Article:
A tunneling contractor excavated a long sewer tunnel by dewatering the ground and using a TBM with steel ribs, filter fabric and wood lagging for temporary tunnel support. The contractor would occasionally encounter quicksand conditions that would breach the temporary tunnel support lining and would contact Peter White for emergency support services to regain control of ground conditions and allow tunneling operations to resume.
After completing each stage of tunneling, steel jump forms were used to install a thick concrete lining to complete the sewer tunnel, following which dewatering wellpoints were decommissioned and the external tunnel lining would become pressurized as the water table became re-established.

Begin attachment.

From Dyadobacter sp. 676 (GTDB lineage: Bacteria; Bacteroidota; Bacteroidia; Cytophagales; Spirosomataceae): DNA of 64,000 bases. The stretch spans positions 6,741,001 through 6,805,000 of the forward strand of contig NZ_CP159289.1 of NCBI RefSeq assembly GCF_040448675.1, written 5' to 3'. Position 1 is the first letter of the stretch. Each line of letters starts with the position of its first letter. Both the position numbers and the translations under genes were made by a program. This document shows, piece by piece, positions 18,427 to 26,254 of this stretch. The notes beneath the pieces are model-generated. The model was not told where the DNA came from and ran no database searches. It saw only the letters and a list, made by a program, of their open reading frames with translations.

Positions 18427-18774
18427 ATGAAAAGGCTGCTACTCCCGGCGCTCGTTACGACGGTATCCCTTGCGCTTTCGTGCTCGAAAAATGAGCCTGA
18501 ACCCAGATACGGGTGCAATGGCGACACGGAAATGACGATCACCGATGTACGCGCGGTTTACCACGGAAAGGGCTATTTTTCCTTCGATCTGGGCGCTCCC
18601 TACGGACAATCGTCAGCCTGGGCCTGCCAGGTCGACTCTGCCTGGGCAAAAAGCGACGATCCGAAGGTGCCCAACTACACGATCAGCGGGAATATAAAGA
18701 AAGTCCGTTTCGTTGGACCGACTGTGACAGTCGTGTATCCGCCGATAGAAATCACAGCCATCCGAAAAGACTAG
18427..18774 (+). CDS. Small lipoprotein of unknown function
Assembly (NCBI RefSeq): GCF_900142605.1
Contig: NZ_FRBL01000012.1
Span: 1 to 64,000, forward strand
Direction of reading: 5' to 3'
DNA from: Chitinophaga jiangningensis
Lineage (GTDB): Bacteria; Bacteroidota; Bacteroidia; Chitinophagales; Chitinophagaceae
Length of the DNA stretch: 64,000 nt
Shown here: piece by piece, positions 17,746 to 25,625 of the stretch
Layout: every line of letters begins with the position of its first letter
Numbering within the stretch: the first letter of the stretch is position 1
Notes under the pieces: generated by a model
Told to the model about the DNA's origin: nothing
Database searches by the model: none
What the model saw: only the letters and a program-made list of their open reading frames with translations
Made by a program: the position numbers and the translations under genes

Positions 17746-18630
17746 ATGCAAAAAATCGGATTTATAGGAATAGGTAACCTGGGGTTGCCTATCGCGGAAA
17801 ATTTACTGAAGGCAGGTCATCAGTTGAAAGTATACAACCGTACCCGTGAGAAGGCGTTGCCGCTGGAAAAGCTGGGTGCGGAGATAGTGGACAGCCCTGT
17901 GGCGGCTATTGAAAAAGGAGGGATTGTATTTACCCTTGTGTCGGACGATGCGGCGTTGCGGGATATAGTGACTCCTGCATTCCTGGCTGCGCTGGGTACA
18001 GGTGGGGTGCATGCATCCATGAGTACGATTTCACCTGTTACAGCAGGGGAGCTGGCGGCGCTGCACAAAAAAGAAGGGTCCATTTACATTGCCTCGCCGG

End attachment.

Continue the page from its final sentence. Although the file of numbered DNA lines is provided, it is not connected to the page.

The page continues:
The contractor experienced numerous water leaks through the concrete lining and contacted Peter White for assistance to rectify these problems.
Quicksand inflows associated with TBM operations were usually controlled by drilling through the wood tunnel lagging and injecting chemical grout within the tail assembly of the TBM. Depending upon external soil conditions and the degree of ground disturbance encountered, the spacing and sequence of drill holes, as well as the volume of chemical grout injected at each location, were determined on site to stabilize the situation.
Water seepage associated with concrete construction joints required deep drilling of small-diameter holes around the circumference of the sewer pipe, followed by systematic injection of water-activated chemical grout to seal available apertures.